An ecological fallacy (or ecological inference fallacy) is a formal fallacy in the interpretation of statistical data where inferences about the nature of individuals are deduced from inference for the group to which those individuals belong.
Extremely low frequency (ELF) is the ITU designation for electromagnetic radiation (radio waves) with frequencies from 3 to 30 Hz, and corresponding wavelengths of 100,000 to 10,000 kilometers, respectively.
Frank Caldwell Garland (June 20, 1950 – August 17, 2010) was an American epidemiologist whose research led to the conclusion that vitamin D deficiency can be a factor increasing risk for breast cancer and colon cancer.
Generation Scotland is a Biobank, a resource of biological samples and information on health and lifestyle from thousands of volunteer donors in Scotland.
Geoffrey C. Kabat is an American epidemiologist and cancer researcher.
George Davey Smith (born 9 May 1959) is a British epidemiologist.
Gun politics is an area of American politics defined by two opposing groups advocating for tighter gun control on the one hand and gun rights on the other.
Human papillomavirus-positive oropharyngeal cancer (HPV+OPC) is a subtype of oropharyngeal squamous cell carcinomas (OSCC), associated with the human papillomavirus type 16 virus (HPV16).
Indigenous Australian health and wellbeing statistics indicate Aboriginal Australians are much less healthy than the rest of the Australian community.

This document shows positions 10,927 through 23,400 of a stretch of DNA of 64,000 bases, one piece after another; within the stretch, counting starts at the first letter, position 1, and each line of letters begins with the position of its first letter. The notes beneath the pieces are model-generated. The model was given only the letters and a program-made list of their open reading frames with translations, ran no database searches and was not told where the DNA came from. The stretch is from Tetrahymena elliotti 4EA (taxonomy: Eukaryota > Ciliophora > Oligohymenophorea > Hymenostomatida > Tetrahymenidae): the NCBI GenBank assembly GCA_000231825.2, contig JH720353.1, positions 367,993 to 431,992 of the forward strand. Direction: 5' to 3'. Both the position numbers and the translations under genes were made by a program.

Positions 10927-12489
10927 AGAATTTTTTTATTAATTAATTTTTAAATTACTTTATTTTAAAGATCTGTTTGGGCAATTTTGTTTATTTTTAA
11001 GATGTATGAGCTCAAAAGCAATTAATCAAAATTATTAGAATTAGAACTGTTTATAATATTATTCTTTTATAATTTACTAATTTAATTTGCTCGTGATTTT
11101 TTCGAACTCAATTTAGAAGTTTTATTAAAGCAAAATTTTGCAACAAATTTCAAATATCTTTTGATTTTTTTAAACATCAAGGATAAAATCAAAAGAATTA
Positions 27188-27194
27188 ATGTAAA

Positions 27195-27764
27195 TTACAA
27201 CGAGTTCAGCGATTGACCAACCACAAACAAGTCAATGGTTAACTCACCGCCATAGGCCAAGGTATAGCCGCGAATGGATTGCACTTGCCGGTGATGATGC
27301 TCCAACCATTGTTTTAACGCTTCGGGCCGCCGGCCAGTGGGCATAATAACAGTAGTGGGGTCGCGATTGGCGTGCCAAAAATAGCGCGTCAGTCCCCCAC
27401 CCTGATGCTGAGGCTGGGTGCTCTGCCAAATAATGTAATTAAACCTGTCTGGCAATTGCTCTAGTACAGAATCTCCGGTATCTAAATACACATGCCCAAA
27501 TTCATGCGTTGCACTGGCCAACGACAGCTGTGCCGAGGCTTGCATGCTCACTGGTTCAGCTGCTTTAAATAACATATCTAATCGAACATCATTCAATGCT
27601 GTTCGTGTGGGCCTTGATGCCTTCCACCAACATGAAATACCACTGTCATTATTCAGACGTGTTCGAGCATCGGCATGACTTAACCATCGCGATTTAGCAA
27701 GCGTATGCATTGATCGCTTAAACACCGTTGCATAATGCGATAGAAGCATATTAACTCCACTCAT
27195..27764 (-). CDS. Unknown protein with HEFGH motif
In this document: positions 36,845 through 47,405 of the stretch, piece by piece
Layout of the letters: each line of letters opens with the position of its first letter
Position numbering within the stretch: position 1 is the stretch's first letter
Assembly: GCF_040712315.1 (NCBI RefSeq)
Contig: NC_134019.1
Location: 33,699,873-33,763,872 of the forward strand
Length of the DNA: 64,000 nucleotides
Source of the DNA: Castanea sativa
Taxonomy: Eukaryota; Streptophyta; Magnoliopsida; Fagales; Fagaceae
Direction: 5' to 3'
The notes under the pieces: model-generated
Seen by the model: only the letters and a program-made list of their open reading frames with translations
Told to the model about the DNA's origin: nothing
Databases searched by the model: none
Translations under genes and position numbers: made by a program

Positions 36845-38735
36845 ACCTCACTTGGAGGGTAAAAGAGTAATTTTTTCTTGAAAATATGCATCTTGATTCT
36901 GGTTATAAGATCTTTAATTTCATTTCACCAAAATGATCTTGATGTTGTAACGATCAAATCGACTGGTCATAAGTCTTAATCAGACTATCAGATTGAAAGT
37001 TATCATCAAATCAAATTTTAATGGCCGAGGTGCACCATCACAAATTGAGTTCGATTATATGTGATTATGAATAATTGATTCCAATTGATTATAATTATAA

Infant clothing or baby clothing is clothing for infants.
The International Epidemiological Association (IEA) is a worldwide association with more than 2000 members in over 100 different countries, who follow the aims of the association to facilitate communication amongst those engaged in research and teaching of epidemiology throughout the world, and to encourage its use in all fields of health including social, community and preventative medicine.
The Interphone study (sometimes stylized as INTERPHONE) was a set of international case-control studies conducted with the aim of determining whether mobile phone use increased the risk of certain tumors, namely, glioma, meningioma, and schwannoma.
Janis Paterson is a New Zealand academic.
John Brownlee (1868–1927) was a British physician and medical statistician who became the first director of the Statistics Department of the UK's Medical Research Committee.
John Lea (born 27 January 1782, died 3 June 1862, Cincinnati, Ohio), a lay epidemiologist, is most noted today for his contribution to understanding the water-borne nature of cholera.
Karen Witten is a New Zealand public health academic.
Melanie Jane Bartley, FBA, is a medical sociologist and retired academic.